After my last post [Are You Too Busy to Hear What God Wants Next?], I heard from a friend on the other side of the world who had just received a copy of my latest book A Story Worth Telling — but was too tired to read it.
So even though he knew he needed to make some changes in order to live a story worth telling, the pace of his life was leaving him too tired to do it. So he asked an obvious question I think we all ask at times: what can I do when I am too tired for God?
What if you throw a party and no one comes? Is it still a celebration?
As I write these words, it is the morning of my book launch. A Story Worth Telling has been nearly two years in the making — more than that if you count the living-of-the-story part.
And we have worked hard to prepare for it. There have been a lot of long nights and early mornings and full weekends and questions from my youngest son like, “Daddy, when are you going to stop working?”
This morning I’m not scouring the Internet for any mention of the book. I’m not nervously reading reviews. I’m not watching sales numbers.
I’m pausing to reflect on just how good God is and why I need to celebrate more.
The Tyranny of the Next
In American culture, we seem enslaved by what I call The Tyranny of the Next. What we have now is never enough. What’s coming next is what captivates our hearts. New necessarily means better. New car. New job. New definition of marriage. Different is cool. Normal? Not so much.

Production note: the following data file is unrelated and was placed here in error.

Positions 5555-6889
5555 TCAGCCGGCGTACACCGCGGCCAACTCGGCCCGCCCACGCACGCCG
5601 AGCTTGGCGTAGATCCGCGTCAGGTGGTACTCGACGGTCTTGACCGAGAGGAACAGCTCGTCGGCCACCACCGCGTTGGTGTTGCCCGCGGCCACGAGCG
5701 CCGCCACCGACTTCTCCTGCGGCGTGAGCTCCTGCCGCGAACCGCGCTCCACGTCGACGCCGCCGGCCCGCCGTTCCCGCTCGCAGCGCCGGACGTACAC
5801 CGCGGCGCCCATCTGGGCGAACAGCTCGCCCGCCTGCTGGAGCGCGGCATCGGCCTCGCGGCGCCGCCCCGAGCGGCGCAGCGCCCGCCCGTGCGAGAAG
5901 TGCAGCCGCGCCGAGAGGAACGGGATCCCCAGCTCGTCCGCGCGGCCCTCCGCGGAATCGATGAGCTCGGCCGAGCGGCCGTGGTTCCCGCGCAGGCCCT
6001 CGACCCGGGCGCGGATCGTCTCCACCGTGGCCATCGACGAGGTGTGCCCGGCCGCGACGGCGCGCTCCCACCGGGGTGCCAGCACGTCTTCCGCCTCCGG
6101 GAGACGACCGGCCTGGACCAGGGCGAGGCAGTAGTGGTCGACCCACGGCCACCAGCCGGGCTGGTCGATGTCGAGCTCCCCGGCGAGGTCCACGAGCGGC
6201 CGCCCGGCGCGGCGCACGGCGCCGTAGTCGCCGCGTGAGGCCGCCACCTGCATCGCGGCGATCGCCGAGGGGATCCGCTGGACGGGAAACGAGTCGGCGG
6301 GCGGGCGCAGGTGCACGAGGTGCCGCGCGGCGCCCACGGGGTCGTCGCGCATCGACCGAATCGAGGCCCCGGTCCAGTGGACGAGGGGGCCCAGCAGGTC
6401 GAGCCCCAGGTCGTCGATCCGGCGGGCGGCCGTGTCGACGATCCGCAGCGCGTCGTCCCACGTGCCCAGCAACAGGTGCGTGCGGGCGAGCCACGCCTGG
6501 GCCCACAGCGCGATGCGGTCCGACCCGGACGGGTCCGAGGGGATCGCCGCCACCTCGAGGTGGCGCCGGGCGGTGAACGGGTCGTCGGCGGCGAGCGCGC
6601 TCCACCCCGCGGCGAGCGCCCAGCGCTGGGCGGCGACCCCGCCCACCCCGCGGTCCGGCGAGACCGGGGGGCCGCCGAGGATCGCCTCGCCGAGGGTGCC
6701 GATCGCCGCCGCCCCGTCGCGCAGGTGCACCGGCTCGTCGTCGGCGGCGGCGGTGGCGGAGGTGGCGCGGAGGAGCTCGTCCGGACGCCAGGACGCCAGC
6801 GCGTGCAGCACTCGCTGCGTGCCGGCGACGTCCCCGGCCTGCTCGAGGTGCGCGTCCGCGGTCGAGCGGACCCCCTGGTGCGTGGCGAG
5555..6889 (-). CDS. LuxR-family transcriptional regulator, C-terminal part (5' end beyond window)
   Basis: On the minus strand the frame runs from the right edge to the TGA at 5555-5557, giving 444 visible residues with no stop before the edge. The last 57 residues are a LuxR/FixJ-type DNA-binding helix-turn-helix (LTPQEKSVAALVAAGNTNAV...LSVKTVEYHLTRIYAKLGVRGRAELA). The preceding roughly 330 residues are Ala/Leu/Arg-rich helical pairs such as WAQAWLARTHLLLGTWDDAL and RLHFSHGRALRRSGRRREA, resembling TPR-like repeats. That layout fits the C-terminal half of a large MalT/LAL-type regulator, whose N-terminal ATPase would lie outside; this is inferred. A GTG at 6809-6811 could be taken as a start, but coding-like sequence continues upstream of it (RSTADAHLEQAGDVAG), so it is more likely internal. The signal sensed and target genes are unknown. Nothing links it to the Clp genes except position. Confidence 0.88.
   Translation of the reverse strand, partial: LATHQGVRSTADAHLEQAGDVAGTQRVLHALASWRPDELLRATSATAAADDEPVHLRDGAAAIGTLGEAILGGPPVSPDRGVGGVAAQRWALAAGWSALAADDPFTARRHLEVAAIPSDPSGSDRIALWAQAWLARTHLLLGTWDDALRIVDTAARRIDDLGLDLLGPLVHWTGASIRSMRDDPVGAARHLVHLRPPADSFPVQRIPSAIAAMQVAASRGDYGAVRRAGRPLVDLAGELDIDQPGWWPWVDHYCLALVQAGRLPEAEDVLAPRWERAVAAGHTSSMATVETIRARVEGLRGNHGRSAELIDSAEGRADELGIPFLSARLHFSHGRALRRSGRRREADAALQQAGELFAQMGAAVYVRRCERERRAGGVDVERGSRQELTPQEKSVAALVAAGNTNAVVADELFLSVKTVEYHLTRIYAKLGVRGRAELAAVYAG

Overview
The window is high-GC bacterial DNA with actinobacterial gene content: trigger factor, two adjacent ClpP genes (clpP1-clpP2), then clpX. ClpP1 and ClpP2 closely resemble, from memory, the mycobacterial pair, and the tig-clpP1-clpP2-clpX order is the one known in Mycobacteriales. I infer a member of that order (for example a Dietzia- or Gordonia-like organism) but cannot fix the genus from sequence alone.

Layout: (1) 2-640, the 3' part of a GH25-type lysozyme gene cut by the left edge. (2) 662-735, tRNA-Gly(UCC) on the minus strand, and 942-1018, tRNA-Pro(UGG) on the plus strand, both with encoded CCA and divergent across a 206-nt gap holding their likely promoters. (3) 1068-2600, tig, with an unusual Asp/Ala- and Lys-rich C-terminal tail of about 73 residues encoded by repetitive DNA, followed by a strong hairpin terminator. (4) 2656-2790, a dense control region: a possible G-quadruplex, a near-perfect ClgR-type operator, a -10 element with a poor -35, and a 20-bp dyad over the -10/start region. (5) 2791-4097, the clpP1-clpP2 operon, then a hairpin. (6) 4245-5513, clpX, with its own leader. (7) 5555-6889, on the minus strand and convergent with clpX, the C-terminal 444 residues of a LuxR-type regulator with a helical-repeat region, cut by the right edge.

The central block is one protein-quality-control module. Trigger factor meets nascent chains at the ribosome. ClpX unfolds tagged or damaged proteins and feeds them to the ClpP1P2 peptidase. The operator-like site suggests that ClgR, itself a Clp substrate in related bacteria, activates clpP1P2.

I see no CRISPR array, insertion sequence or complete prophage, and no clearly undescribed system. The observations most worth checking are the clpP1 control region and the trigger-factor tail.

I had always dreamed of writing a book. I know, some of you are thinking, I have that same dream while others are thinking, Who needs yet another book?
I empathize with both of you, actually. Now that I’ve written several books, both by myself and with others, the process isn’t nearly as mysterious as it once was. But it is not an easy task — at least not to write something someone will find worth reading.
Along this journey to write A Story Worth Telling: Your Field Guide to Living an Authentic Life, I examined every passage of Scripture referencing faith, belief, or trust. You name it, I’ve probably dismantled it.
And then to tackle such a topic that people much smarter than me have written about for centuries — well, it was a bit intimidating at times.
But the greater challenge was managing my time.
I encountered some verses in Psalm 16 this morning that got my attention for they seemed to ask me: “Do you always start the day with God before you?”
I have set the Lord always before me; Because He is at my right hand I shall not be moved. Therefore my heart is glad, and my glory rejoices; My flesh also will rest in hope…. You will show me the path of life; In Your presence is fullness of joy; At Your right hand are pleasures forevermore. (8,9,11)
When I asked myself that question, I confess that I didn’t like the awkward silence that followed. All too often I feel as if I am out in front, taking the lead and hoping that God can keep up. It’s silly, I know, but maybe you do the same thing from time to time?